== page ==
(Published - 2 April 2020)
The labour brokering industry has been a thorny issue in South Africa for years, with many, in particular the labour force, calling for a total ban. Others argue that the industry is critical for job creation.
UWC graduate Thabo Madiehe may have just found a solution. He argues that a big responsibility lies with the government to introduce innovative ways to regulate the labour broker industry to improve its trading mechanisms for the benefit of the employer, employee and the brokers themselves.
“The onus rests on the State to ensure that the regulation of labour brokering is fair and that it provides a balanced employment relationship in the tripartite employment situation,” he says.
Madiehe, a Human Resources General Manager for WNS Global Services, conducted a study titled Comparative Analysis of the Temporary Employment Services in South Africa, Particularly Labour Brokers for his MPhil in Law, which he graduated with on March 31, 2020. He says he is more interested in labour law, and especially in the alternative dispute mechanisms and the creation of well-balanced workplaces that create a conducive environment for both the employer and employee.
In his research, the father of three compared the related South African legislation to those of Namibia and the Netherlands. “In South Africa, a total ban on labour brokering could have negative consequences for the country, where a decline in labour market flexibility could see employers moving towards increased mechanisation and capital intensive production methods, at the expense of job creation,” he noted.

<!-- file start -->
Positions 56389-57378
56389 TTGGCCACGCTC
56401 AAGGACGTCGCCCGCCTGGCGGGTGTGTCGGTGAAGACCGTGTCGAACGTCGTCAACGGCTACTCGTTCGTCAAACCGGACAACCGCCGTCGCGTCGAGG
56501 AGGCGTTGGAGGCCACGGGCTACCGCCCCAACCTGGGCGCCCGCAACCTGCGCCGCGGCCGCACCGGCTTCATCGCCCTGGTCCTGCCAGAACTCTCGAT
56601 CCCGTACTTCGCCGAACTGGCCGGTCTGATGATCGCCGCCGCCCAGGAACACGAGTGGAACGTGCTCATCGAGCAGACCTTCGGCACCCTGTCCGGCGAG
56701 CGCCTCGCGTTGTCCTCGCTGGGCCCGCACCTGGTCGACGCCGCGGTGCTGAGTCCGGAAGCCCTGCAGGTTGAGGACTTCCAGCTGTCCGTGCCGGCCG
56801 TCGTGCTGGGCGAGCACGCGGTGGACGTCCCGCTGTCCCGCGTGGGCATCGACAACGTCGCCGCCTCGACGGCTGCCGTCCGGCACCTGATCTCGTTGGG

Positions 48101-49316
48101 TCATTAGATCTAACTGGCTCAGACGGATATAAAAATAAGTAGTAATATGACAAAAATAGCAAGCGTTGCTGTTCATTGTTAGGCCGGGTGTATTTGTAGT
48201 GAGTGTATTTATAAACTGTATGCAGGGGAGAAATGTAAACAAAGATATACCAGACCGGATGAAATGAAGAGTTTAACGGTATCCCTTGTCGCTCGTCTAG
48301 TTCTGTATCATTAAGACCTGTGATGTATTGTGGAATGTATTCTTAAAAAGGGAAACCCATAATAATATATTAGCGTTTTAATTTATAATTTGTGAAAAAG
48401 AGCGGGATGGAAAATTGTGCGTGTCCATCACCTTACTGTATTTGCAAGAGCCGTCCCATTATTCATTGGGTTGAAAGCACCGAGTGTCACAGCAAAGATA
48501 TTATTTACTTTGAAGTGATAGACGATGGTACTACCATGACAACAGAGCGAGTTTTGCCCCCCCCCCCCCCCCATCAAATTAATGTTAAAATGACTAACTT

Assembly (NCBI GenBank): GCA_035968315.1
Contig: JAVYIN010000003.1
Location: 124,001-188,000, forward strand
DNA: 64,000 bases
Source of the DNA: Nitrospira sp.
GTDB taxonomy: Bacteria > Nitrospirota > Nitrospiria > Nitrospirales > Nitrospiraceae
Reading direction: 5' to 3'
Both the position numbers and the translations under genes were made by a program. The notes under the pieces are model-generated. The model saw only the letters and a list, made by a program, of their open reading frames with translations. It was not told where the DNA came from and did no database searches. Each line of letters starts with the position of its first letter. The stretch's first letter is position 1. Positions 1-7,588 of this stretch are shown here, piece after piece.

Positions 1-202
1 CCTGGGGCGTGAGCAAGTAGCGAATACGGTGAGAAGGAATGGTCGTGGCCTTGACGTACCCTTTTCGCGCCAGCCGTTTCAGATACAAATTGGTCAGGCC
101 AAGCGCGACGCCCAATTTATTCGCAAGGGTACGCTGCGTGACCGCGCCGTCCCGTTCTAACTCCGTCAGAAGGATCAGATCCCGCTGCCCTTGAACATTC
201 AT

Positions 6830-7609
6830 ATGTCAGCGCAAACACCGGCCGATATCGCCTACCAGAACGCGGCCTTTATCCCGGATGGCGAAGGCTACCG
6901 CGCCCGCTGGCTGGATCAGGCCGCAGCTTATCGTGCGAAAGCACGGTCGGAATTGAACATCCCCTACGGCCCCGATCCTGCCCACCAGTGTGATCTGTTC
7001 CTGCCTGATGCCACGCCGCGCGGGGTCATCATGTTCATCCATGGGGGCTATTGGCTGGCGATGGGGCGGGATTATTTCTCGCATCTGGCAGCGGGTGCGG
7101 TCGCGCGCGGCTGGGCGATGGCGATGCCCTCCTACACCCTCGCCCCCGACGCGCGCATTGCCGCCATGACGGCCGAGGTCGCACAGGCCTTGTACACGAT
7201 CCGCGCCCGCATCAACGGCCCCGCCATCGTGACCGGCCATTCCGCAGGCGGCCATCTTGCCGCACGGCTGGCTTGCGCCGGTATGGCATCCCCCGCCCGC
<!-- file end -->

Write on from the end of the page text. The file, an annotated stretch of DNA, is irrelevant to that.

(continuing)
Madiehe, who hails from the Eastern Cape town of Matatiele, argues that South African legislation continues to struggle to establish comprehensive regulation of the labour brokering sector. “In practice, legislation lacks the rigidity to effect compliance by all the stakeholders. The legislation in place has not done enough to ensure that the practice safeguards the interests of the stakeholders. Although the Constitution and the Labour Relations Act acknowledge the practice of labour brokering in SA, legislative regulation of these practices remains too broad.”
According to Madiehe, South Africa could benefit from enacting legislation that will deal with issues related to labour brokers specifically. “Such legislation should create an association that will govern the industry and that will self-regulate labour brokers in conjunction with the Department of Labour”.
Among other things, he explains, the legislation should also provide for the registration of labour brokers who will need a licence to operate as per the requirements of Employment Services Act Draft Regulations 2018. “Given their controversial nature, it is not advisable to leave labour brokers to regulate themselves. The envisioned regulation should establish a regulatory body comprising government and all the stakeholders in the industry”.
Employment conditions are one of the contentious issues concerning labour brokering. Madiehe says the pay rates for part-time workers must be fair in relation to those of full-time workers, and the former must have access to training and development, thus ensuring no less-favourable treatment. “The recommended legislation must prevent labour brokers from charging workers any fees. The principle of equal pay for work of equal value must be actively enforced”.